Ever wonder what’s the work flow like for someone who writes every day?

Here’s my three-step framework for creating engaging content.

The solution is not the point

Solution: Because I’m constantly exploring and experimenting, I have over time designed numerous solutions. Some are clear winners, others are interesting disasters. I call this solution a “need”. So, for example, in my previous series, I’ve identified the need as “self-discipline”. However, if I were to come out and say to you, “hey, you need to be more disciplined”, it is unlikely we will get along well.

Just because I know a thing or two about self-discipline, doesn’t mean everyone need to be self-disciplined. As I mentioned previously, sometimes we may not be aware we need to be self-disciplined.

Without the problem there is no need for the solution

Challenge: The biggest mistake I made when I started writing was to think the solution I have is something everyone needs. As mentioned, even if someone does need it, doesn’t mean they want it. As a result, I must identify a problem, when uncovered will reveal the need for my solution.

That said, sometime it is not a problem but a desire. For example, when looking at my series on “self-discipline”, I could identify a problem such as reduce consumer debts, lose weight. Alternatively, I could focus on a desire such as wanting to look great, looking to get the job I want, or to start a business that will give me freedom.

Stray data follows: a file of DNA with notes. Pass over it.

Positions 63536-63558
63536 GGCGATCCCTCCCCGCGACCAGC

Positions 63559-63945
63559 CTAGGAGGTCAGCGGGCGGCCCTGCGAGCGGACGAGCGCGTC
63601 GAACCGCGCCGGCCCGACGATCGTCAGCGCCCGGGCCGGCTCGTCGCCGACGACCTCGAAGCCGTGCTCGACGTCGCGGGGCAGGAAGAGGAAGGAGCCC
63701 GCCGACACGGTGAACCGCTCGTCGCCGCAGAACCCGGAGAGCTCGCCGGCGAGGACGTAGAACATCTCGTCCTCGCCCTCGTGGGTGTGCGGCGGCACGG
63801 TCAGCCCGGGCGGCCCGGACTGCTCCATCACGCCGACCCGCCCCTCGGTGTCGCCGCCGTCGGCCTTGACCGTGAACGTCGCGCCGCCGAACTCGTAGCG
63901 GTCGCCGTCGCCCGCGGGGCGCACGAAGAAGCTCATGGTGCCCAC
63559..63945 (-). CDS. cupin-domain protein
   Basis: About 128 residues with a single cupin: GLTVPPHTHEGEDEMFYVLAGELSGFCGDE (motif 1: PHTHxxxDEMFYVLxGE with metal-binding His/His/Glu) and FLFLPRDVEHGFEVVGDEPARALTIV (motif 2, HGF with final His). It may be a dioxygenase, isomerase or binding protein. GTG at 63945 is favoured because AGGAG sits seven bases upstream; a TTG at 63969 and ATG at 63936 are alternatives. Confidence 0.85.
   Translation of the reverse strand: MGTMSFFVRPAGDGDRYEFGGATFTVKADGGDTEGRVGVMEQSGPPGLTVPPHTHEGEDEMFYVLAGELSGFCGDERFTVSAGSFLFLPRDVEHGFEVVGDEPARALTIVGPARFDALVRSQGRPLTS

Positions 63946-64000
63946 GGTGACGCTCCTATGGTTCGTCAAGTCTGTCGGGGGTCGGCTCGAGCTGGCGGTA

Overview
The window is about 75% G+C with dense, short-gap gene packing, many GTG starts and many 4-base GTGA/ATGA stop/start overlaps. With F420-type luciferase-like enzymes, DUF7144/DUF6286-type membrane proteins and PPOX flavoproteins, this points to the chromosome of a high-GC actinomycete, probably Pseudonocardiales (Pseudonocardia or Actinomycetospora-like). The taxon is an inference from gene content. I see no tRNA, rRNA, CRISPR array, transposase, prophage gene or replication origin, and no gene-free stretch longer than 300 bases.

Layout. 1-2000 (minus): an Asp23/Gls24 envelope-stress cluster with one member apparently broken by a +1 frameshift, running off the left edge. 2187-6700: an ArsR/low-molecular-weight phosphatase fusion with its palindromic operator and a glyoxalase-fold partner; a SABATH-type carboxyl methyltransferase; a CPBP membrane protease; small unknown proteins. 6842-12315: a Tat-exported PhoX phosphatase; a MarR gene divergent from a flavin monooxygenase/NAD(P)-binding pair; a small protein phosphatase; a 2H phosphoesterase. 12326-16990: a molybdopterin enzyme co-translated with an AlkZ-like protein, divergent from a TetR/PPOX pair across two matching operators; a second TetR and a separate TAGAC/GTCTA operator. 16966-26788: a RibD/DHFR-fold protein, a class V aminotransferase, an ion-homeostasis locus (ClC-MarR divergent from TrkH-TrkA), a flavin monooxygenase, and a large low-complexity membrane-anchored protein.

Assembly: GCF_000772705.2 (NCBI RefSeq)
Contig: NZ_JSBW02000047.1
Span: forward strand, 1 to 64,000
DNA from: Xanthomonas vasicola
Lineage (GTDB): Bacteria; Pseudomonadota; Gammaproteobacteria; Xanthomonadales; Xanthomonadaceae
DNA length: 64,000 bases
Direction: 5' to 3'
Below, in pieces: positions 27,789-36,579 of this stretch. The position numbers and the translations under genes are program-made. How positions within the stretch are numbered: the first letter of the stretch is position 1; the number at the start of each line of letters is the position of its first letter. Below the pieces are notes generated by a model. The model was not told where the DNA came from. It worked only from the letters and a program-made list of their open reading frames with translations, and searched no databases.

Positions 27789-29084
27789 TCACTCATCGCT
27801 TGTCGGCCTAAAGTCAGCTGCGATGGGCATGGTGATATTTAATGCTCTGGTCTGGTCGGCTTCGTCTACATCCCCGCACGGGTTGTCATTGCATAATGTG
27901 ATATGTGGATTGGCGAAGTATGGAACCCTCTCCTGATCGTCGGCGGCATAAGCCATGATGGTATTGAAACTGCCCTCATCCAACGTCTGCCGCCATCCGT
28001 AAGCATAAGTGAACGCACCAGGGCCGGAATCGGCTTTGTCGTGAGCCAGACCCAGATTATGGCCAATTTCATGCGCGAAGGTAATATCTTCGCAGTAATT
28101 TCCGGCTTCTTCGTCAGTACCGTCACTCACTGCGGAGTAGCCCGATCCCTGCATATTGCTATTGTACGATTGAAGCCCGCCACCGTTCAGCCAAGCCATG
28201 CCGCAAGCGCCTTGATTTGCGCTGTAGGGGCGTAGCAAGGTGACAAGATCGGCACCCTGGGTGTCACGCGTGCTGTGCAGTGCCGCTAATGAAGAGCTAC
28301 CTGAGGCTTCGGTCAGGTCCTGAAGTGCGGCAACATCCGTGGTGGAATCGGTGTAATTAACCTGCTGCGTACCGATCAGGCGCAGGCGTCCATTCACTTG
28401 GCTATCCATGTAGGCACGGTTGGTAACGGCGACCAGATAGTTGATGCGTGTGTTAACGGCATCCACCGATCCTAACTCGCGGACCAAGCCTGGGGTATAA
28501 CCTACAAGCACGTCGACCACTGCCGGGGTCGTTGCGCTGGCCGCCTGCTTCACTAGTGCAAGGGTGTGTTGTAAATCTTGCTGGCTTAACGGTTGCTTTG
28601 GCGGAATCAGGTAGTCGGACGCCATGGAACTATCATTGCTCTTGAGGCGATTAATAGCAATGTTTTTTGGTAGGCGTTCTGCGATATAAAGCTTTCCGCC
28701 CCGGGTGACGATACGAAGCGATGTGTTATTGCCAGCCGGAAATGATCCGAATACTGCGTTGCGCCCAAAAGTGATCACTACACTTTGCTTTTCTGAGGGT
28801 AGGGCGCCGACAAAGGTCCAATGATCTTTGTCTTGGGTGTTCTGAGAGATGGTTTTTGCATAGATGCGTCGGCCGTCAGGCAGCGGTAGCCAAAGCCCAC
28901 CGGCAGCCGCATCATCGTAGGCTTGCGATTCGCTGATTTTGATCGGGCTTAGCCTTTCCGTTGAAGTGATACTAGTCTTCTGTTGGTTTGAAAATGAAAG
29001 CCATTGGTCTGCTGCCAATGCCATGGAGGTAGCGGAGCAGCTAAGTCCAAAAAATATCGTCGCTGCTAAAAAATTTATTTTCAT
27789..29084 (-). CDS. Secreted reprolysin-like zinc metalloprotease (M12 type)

In all these cases, the keystone habit is to be disciplined. But telling everyone they need to be discipline puts me at risk of sounding like a preacher that everyone wants to get away from. As opposed to presenting the challenge (i.e. problem or desire) and then demonstrating my understanding of the challenge and then offering my solution as the logical option to address it.

It is not about providing information, it is about transformation

Transformation: Finally, I must present the article in a way that closely represents the journey a person would take from becoming aware of the challenge, sourcing for the best solution to solve resolve the challenge, and then emerging victorious as a result of the solution. This represent the journey of transformation that is closely linked to the hero’s journey described by Joseph Campbell.

So, here you have it. My work flow for writing articles and developing online courses. To find out more about implementing keystone habits, take a look at how these six strategies will help you.

Category:
Thinking